Machine learning integration of scleroderma histology and gene expression identifies fibroblast polarisation as a hallmark of clinical severity and improvement.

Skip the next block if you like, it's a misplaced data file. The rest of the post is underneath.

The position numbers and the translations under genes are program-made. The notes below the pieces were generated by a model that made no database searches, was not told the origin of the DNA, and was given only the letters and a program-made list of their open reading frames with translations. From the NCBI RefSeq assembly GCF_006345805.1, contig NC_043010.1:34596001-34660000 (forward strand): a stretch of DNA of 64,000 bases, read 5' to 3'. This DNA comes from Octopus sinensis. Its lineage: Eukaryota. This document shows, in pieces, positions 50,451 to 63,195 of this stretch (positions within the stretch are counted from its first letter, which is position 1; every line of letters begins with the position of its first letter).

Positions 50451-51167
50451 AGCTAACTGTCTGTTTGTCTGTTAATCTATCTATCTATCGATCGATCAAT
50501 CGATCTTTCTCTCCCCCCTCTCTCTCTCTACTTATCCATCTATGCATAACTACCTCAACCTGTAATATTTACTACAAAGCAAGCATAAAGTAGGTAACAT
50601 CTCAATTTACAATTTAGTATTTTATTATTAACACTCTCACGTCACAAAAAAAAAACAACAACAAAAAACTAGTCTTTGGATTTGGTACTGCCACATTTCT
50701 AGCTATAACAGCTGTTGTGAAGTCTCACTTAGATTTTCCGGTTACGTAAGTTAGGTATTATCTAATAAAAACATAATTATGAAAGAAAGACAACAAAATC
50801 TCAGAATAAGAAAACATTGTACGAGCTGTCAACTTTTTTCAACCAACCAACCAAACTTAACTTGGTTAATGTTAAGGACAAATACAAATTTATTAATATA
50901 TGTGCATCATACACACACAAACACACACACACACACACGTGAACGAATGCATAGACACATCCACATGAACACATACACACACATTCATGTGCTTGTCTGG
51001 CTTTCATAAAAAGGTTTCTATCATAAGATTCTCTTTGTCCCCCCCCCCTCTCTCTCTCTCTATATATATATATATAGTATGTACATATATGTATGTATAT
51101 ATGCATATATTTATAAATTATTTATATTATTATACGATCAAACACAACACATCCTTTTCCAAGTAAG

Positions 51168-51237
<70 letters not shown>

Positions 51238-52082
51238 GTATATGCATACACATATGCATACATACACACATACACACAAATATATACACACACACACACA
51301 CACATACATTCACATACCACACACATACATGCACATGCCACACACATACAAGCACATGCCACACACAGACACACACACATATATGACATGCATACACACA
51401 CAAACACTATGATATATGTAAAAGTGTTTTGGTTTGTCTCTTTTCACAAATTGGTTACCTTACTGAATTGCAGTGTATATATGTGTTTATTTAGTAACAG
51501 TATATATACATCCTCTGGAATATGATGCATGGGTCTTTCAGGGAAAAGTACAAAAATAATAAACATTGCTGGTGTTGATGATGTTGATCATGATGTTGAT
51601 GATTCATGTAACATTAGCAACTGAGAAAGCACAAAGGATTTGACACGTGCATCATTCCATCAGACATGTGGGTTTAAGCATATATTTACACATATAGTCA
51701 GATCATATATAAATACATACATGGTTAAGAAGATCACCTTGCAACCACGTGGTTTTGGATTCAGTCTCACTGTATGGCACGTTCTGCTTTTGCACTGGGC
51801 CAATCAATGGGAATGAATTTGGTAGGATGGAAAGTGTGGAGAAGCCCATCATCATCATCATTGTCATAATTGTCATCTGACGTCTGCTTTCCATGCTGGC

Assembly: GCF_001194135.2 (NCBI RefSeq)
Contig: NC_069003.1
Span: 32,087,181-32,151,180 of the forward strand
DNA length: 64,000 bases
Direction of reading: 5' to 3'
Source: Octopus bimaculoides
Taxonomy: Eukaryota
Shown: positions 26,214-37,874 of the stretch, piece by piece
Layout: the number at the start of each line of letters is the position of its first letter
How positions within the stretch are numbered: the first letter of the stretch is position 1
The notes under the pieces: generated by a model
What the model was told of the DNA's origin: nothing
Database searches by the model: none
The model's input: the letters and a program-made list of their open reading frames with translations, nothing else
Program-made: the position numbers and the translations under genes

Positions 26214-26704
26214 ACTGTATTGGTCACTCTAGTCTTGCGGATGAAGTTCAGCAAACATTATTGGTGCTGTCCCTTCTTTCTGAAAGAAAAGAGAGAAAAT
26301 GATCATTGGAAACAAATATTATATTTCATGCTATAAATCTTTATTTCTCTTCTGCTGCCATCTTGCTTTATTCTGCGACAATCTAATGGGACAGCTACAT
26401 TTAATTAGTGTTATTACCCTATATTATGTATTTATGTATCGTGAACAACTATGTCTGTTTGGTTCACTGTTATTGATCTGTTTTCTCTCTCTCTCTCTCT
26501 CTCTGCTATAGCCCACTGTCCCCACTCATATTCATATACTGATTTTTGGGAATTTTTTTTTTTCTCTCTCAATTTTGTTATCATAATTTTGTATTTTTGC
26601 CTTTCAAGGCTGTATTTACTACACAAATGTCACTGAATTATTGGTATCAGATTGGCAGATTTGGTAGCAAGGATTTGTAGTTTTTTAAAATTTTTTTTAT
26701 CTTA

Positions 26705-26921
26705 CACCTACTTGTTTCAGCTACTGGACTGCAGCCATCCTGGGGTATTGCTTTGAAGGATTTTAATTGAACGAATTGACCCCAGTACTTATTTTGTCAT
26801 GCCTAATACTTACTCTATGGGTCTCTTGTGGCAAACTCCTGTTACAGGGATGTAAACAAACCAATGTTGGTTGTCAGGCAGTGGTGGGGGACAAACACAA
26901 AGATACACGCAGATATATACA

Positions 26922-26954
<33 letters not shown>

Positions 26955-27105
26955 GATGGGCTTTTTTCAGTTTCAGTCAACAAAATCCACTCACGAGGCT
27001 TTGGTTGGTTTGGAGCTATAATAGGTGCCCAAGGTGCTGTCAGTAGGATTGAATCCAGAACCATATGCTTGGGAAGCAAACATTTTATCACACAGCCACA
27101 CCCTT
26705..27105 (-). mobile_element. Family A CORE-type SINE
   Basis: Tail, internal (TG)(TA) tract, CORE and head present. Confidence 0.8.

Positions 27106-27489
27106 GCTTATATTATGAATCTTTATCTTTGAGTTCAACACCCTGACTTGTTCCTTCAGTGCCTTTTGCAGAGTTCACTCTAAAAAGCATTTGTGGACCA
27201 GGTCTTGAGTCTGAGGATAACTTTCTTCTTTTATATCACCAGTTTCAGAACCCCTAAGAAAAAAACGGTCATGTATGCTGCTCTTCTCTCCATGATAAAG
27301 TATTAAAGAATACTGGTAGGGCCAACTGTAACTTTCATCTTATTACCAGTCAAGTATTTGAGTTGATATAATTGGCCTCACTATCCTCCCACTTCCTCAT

We sought to determine histologic and gene expression features of clinical improvement in early diffuse cutaneous systemic sclerosis (dcSSc; scleroderma).Fifty-eight forearm biopsies were evaluated from 26 individuals with dcSSc in two clinical trials. Histologic/immunophenotypic assessments of global severity, alpha-smooth muscle actin (aSMA), CD34, collagen, inflammatory infiltrate, follicles and thickness were compared with gene expression and clinical data. Support vector machine learning was performed using scleroderma gene expression subset (normal-like, fibroproliferative, inflammatory) as classifiers and histology scores as inputs. Comparison of w-vector mean absolute weights was used to identify histologic features most predictive of gene expression subset. We then tested for differential gene expression according to histologic severity and compared those with clinical improvement (according to the Combined Response Index in Systemic Sclerosis).aSMA was highest and CD34 lowest in samples with highest local Modified Rodnan Skin Score. CD34 and aSMA changed significantly from baseline to 52 weeks in clinical improvers. CD34 and aSMA were the strongest predictors of gene expression subset, with highest CD34 staining in the normal-like subset (p<0.001) and highest aSMA staining in the inflammatory subset (p=0.016). Analysis of gene expression according to CD34 and aSMA binarised scores identified a 47-gene fibroblast polarisation signature that decreases over time only in improvers (vs non-improvers). Pathway analysis of these genes identified gene expression signatures of inflammatory fibroblasts.CD34 and aSMA stains describe distinct fibroblast polarisation states, are associated with gene expression subsets and clinical assessments, and may be useful biomarkers of clinical severity and improvement in dcSSc.

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